Archived posting to the Leica Users Group, 1998/12/07

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Subject: Re: [Leica] sneak thief photographers!
From: "James R. Nelon" <>
Date: Mon, 07 Dec 1998 21:48:02 +0800

I have to disagree with your idea that you miss an intimacy with your subject by
shooting with a longer lens. You say that intimacy will "never" show when you
use a longer lens. Well, perhaps, never say never. I was at the Ashkabad,
Turkmenistan Sunday Bazaar about two months ago shooting in the early morning
(4:30) up until about 10 AM when the place got too incredibly crowded. The
bazaar had rows of sellers hawking everything imaginable. I stood a row away
from some women selling silk cloth shooting with an R250 f4 to isolate their
selling activities. The slides turned out to show them in their full intimacy of
wishing and hoping and praying for a sale (I can send a jpeg image if you would
like to see what I'm talking about). I would have had to have been on top of
them to have achieved the same shot with a R35 and then I would have been in not
only their personal space but their selling space as well. And been perhaps more
obvious as well.

Jim Nelon
David Medley wrote:

> -Original Message-----
> From: Michael Garmisa <>
> >I would like to hear some the the ways fellow luggers "make themselves
> >invisible".
> Michael,
> This is as much of a mental game as anything. Your attitude and the way you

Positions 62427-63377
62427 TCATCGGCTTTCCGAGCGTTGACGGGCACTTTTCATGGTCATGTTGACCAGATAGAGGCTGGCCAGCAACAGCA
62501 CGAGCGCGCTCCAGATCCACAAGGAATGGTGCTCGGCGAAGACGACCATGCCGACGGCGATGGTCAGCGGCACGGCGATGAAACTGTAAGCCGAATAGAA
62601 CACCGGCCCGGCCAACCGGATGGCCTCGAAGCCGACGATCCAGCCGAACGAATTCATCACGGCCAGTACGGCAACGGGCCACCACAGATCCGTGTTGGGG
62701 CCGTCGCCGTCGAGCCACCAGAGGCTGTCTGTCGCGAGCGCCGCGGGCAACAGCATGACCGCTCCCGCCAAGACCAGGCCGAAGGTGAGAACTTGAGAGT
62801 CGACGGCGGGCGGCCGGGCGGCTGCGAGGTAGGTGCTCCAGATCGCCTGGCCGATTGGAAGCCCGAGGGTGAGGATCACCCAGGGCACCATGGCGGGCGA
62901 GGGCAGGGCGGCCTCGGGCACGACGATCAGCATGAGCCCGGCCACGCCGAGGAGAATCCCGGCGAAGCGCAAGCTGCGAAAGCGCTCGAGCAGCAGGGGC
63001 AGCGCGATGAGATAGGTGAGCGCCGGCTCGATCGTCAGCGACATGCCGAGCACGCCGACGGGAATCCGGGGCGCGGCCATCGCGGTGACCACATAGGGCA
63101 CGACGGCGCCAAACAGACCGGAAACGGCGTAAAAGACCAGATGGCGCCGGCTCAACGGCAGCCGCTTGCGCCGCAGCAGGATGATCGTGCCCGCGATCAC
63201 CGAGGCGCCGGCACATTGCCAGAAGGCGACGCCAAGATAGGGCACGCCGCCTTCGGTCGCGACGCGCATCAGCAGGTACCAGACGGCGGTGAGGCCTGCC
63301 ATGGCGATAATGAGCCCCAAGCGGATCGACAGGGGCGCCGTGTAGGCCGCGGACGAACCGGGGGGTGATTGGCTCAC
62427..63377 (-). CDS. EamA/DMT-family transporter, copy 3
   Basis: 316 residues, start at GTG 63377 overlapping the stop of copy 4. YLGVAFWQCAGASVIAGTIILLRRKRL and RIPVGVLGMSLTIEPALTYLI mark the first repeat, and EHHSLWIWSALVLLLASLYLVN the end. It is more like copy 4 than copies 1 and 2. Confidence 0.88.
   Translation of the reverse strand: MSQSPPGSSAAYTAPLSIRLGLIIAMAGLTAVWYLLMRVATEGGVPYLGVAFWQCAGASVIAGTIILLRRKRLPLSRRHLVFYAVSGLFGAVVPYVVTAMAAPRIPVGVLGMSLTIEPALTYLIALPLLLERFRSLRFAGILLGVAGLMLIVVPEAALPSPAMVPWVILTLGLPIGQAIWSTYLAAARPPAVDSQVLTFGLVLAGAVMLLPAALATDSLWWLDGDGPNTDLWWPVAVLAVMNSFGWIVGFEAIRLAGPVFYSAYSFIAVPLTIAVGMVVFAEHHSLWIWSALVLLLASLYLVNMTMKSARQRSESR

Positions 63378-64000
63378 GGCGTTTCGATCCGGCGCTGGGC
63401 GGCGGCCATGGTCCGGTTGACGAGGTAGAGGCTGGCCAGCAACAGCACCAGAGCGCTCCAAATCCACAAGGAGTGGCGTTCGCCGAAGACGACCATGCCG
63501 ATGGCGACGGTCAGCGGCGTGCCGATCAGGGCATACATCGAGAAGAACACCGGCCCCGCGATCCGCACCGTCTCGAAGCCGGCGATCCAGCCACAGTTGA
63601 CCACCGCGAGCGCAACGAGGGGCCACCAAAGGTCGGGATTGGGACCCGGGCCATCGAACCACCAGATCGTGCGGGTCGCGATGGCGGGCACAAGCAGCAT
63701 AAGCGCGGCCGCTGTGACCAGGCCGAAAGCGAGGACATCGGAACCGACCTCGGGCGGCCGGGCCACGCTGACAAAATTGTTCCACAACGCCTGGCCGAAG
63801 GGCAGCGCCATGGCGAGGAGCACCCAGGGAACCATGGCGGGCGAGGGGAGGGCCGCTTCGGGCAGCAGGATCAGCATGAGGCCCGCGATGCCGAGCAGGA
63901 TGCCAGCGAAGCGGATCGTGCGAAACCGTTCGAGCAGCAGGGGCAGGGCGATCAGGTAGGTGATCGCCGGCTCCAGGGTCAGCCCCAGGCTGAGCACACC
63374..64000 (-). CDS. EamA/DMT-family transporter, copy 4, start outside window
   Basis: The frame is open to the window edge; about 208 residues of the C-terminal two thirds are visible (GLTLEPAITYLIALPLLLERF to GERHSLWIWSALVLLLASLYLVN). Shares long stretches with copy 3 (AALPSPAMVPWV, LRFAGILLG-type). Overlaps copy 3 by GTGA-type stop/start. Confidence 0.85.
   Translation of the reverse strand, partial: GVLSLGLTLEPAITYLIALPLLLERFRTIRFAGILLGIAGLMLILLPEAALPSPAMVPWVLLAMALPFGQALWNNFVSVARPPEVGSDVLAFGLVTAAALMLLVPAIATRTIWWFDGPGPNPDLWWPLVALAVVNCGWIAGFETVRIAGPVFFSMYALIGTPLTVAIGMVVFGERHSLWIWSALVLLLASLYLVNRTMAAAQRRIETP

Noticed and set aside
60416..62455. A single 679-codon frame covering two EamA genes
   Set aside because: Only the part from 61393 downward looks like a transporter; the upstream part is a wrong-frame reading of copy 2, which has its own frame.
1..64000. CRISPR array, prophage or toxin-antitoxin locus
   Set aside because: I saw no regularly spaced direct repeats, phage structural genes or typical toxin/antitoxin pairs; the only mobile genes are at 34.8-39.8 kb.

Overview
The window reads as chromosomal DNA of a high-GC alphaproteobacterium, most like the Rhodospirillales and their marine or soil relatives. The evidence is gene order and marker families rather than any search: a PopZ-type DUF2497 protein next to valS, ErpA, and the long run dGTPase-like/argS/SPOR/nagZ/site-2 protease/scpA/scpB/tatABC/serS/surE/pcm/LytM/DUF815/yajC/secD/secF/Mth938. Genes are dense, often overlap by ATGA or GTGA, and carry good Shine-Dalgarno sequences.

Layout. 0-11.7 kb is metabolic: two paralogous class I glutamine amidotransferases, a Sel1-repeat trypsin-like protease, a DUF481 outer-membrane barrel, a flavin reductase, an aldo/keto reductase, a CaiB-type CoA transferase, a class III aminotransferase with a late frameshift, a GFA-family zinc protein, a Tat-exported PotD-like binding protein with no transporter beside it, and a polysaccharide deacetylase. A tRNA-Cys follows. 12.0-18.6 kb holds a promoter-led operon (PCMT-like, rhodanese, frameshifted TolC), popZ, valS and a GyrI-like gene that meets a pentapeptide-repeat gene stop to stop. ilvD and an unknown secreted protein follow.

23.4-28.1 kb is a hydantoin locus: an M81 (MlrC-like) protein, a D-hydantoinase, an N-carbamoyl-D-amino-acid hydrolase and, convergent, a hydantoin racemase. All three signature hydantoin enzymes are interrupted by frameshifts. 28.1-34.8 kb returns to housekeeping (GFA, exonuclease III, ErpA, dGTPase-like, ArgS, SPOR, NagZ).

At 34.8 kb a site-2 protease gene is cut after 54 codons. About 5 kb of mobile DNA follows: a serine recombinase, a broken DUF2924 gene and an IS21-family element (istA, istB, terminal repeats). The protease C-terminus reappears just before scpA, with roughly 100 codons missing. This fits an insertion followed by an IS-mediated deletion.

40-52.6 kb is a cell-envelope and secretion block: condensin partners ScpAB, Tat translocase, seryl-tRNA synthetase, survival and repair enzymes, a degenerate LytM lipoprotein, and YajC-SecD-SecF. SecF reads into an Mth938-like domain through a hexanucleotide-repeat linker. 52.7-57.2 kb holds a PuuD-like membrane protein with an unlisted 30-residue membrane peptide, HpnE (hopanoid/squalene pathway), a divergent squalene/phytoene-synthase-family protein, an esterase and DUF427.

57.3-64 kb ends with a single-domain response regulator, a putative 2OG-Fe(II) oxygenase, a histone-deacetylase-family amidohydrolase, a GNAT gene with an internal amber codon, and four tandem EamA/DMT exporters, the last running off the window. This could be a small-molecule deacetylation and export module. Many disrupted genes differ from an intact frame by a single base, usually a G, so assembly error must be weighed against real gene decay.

> deal with those around you makes you blend into your surroundings.
> Know your equipment - inside and out.
> Take a genuine interest in what is happening around you.
> Don't take everything you own, in a big bag and expect to be ignored. One
> body and a fast 35 mm lens is all you will need. There is an intimacy with
> your subject when using a short focal length lens that will never show when
> using a longer lens. And, that intimacy manifests itself in your attitude
> and how you interact with your subjects.
> ......and practice. Go out and do it on a regular basis.
> If you know a teacher, ask to spend a morning in the classroom. No one will
> be more interested in who and what you are than a classroom full of 12 year
> old kids. After a short time, if you are tuned in to the pulse of the class,
> you will find that you can work freely among these kids and they don't even
> know that you are around. It is a great confidence builder.
> Remember, the best accessory that you can possibly buy for you camera is
> film!
> Cheers,
> David Medley
> Whidbey Is.   WA